2. Investigators are expected to share with other researchers, at no more than incremental cost and within a reasonable time, the primary data, samples, physical collections and other supporting materials created or gathered in the course of work under NSF grants. Grantees are expected to encourage and facilitate such sharing. Privileged or confidential information should be released only in a form that protects the privacy of individuals and subjects involved. General adjustments and, where essential, exceptions to this sharing expectation may be specified by the funding NSF Program or Division/Office for a particular field or discipline to safeguard the rights of individuals and subjects, the validity of results, or the integrity of collections or to accommodate the legitimate interest of investigators. A grantee or investigator also may request a particular adjustment or exception from the cognizant NSF Program Officer.
  3. Investigators and grantees are encouraged to share software and inventions created under the grant or otherwise make them or their products widely available and usable.
  4. NSF normally allows grantees to retain principal legal rights to intellectual property developed under NSF grants to provide incentives for development and dissemination of inventions, software and publications that can enhance their usefulness, accessibility and upkeep. Such incentives do not, however, reduce the responsibility that investigators and organizations have as members of the scientific and engineering community, to make results, data and collections available to other researchers.
  5. NSF program management will implement these policies for dissemination and sharing of research results, in ways appropriate to field and circumstances, through the proposal review process; through award negotiations and conditions; and through appropriate support and incentives for data cleanup, documentation, dissemination, storage and the like.

Contents of a Data Management Plan

As stated in the Proposal and Award Policies and Procedures Guide, the Data Management Plan should include the following information:

  1. Products of the Research: The types of data, samples, physical collections, software, curriculum materials, and other materials to be produced in the course of the project.
  2. Data Formats: The standards to be used for data and metadata format and content (where existing standards are absent or deemed inadequate, this should be documented along with any proposed solutions or remedies).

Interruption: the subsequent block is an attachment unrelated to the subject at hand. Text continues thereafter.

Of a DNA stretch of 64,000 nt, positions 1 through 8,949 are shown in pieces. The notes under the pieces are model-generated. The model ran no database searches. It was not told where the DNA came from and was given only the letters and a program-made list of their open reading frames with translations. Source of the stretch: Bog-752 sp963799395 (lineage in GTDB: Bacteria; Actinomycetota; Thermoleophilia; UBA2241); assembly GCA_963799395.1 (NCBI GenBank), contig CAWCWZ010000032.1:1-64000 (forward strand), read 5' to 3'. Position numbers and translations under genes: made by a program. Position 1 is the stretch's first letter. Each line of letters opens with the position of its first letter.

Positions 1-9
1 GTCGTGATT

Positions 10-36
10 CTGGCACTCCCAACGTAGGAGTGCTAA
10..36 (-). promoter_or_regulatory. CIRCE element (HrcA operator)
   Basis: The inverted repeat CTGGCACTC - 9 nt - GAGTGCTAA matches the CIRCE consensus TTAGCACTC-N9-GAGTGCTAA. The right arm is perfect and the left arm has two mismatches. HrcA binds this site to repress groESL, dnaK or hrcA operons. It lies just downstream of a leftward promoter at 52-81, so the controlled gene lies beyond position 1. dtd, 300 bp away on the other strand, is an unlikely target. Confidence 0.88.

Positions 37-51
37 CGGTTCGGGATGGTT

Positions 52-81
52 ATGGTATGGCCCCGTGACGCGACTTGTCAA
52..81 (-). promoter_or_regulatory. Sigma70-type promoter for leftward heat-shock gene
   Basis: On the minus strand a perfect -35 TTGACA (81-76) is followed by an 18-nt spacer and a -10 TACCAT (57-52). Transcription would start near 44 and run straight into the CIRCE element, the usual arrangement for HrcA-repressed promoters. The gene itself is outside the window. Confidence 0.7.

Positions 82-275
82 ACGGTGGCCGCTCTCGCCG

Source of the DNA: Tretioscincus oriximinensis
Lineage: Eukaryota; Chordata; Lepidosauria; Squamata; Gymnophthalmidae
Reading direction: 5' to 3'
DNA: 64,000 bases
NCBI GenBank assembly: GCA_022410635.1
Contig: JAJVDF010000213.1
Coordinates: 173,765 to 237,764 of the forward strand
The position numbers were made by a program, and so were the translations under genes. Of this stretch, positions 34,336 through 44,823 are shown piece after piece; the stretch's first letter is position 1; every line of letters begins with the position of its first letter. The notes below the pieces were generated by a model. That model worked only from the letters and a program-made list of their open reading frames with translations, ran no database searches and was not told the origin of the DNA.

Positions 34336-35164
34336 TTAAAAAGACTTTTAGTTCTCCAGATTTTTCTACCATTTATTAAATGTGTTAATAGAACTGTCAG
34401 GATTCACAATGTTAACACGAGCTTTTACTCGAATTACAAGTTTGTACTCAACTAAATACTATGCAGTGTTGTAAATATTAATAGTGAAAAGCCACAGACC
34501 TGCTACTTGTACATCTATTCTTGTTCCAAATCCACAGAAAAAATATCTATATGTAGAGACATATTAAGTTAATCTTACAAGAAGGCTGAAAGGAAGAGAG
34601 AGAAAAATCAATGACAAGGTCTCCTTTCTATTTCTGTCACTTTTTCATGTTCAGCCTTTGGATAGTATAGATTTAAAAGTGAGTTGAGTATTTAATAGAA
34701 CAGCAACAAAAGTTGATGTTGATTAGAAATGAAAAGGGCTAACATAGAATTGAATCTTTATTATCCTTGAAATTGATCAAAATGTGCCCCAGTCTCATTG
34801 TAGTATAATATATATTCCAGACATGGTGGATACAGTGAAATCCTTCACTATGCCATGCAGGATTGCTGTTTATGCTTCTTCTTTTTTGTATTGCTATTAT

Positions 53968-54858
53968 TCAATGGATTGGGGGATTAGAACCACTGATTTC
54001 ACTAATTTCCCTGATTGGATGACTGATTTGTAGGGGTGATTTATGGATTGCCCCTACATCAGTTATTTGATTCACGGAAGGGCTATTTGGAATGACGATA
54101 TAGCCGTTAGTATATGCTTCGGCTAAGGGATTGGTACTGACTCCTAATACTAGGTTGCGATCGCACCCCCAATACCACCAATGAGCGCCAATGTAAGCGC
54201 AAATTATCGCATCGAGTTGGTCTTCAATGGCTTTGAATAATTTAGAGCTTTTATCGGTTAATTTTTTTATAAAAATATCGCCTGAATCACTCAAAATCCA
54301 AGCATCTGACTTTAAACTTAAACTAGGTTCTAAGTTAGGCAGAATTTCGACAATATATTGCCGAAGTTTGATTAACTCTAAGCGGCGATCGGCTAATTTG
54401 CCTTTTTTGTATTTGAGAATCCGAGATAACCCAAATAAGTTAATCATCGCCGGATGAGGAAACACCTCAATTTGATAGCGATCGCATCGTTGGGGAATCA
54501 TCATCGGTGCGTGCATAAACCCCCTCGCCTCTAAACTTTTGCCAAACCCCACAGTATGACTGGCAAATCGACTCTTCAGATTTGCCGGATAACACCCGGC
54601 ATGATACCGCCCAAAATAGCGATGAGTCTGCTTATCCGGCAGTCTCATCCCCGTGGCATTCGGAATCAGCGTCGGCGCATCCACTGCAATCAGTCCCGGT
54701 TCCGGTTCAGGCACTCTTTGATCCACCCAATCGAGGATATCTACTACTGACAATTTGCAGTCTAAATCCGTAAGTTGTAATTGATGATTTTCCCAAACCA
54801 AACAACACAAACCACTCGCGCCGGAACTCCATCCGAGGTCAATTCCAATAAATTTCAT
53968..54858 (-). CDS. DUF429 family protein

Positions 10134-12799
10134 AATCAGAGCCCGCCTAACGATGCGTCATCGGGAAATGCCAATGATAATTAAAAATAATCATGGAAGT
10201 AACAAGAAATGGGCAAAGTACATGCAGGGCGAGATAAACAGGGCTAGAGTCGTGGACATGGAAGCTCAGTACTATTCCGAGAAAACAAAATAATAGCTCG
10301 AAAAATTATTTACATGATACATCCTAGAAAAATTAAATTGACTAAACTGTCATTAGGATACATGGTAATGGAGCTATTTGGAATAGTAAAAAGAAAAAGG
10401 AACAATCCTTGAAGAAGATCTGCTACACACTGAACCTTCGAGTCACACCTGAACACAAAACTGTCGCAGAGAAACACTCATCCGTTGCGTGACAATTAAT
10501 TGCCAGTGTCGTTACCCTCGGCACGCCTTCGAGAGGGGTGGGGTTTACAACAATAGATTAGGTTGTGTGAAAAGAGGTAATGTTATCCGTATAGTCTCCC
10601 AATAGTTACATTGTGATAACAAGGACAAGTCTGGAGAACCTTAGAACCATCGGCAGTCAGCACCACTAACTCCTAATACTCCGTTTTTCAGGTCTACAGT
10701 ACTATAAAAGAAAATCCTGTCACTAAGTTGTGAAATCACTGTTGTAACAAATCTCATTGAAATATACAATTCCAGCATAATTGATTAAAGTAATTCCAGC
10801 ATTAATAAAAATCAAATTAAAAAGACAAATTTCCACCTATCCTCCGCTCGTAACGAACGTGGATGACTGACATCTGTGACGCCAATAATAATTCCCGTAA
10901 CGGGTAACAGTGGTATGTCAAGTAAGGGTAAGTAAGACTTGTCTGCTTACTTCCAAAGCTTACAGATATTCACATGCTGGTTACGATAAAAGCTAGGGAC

3. Access to Data and Data Sharing Practices and Policies: Policies for access and sharing including provisions for appropriate protection of privacy, confidentiality, security, intellectual property, or other rights or requirements.
  4. Policies for Re-Use, Re-Distribution, and Production of Derivatives.
  5. Archiving of Data: Plans for archiving data, samples, and other research products, and for preservation of access to them.

 

Directorate-Level Guidance

Some NSF directorates have issued their own guidelines for the preparation of the data management plan. These guidelines are not intended to replace the guidance given in the PAPPG; if there is a conflict, the PAPPG takes precedence.

The table below summarizes directorate- and division-specific guidelines (where they exist) with links to full documentation. This table will be updated with guidelines from the remaining directorates as they are issued; also check the NSF's page on Dissemination and Sharing of Research Results.

NSF Unit Summary of Guidelines
Directorate for Biological Sciences (BIO)

Since DMPs will be considered during the merit review process, to help reviewers, and as appropriate, please organize the DMP as follows:

  1. Describe the data that will be collected, and the data and metadata formats and standards used.
  2. Describe what physical and/or cyber resources and facilities (including third party resources) will be used to store and preserve the data after the grant ends.
  3. Describe what media and dissemination methods will be used to make the data and metadata available to others after the grant ends. ... [more]
    Division of Molecular & Cellular Biosciences (BIO/MCB) Use BIO guidance
    Division of Biological Infrastructure (BIO/DBI) Use BIO guidance
    Division of Integrative Organismal Systems (BIO/IOS) Use BIO guidance
    Division of Environmental Biology (BIO/DEB) Use BIO guidance
    Emerging Frontiers Office (BIO/EF) Use BIO guidance
Directorate for Computer & Information Science & Engineering (CISE) See link for details
    Division of Advanced Cyberinfrastructure (CISE/ACI) Use CISE guidance
    Division of Computing & Communication Foundations (CISE/CCF) Use CISE guidance
    Division of Computer & Network Systems (CISE/CNS) Use CISE guidance
    Division of Information & Intelligent Systems (CISE/IIS) Use CISE guidance
Directorate for Education & Human Resources (EHR)

The DMP should reflect best practices in the PI’s area of research and should be appropriate to the data generated. For proposals submitted to EHR, the plan should address two main questions:  What data are generated by your project? What is your plan for managing the data?... [more]

    Division of Research on Learning in Formal & Informal Settings (EHR/DRL) Use EHR guidance
    Division of Graduate Education (EHR/DGE) Use EHR guidance
    Division of Human Resource Development (EHR/HRD) Use EHR guidance
    Division of Undergraduate Education (EHR/DUE) Use EHR guidance
Directorate for Engineering (ENG)
  • Contents of the Data Management Plan. The DMP should clearly articulate how “sharing of primary data” is to be implemented. It should outline the rights and obligations of all parties as to their roles and responsibilities in the management and retention of research data. It must also consider changes to roles and responsibilities that will occur should a principal investigator or co-PI leave the institution... [more]
    Division of Chemical, Bioengineering, Environmental & Transport Systems (ENG/CBET) Use ENG guidance
    Division of Civil, Mechanical & Manufacturing Innovation (ENG/CMMI) Use ENG guidance
    Division of Electrical, Communications & Cyber Systems (ENG/ECCS) Use ENG guidance
    Division of Engineering Education & Centers (ENG/EEC) Use ENG guidance
    Division of Industrial Innovation & Partnerships (ENG/IIP) Use ENG guidance
    Office of Emerging Frontiers in Research & Innovation (ENG/EFRI) Use ENG guidance
Directorate for Geosciences (GEO) See link for a summary of GEO data policies, with links to divisional DMP guidelines.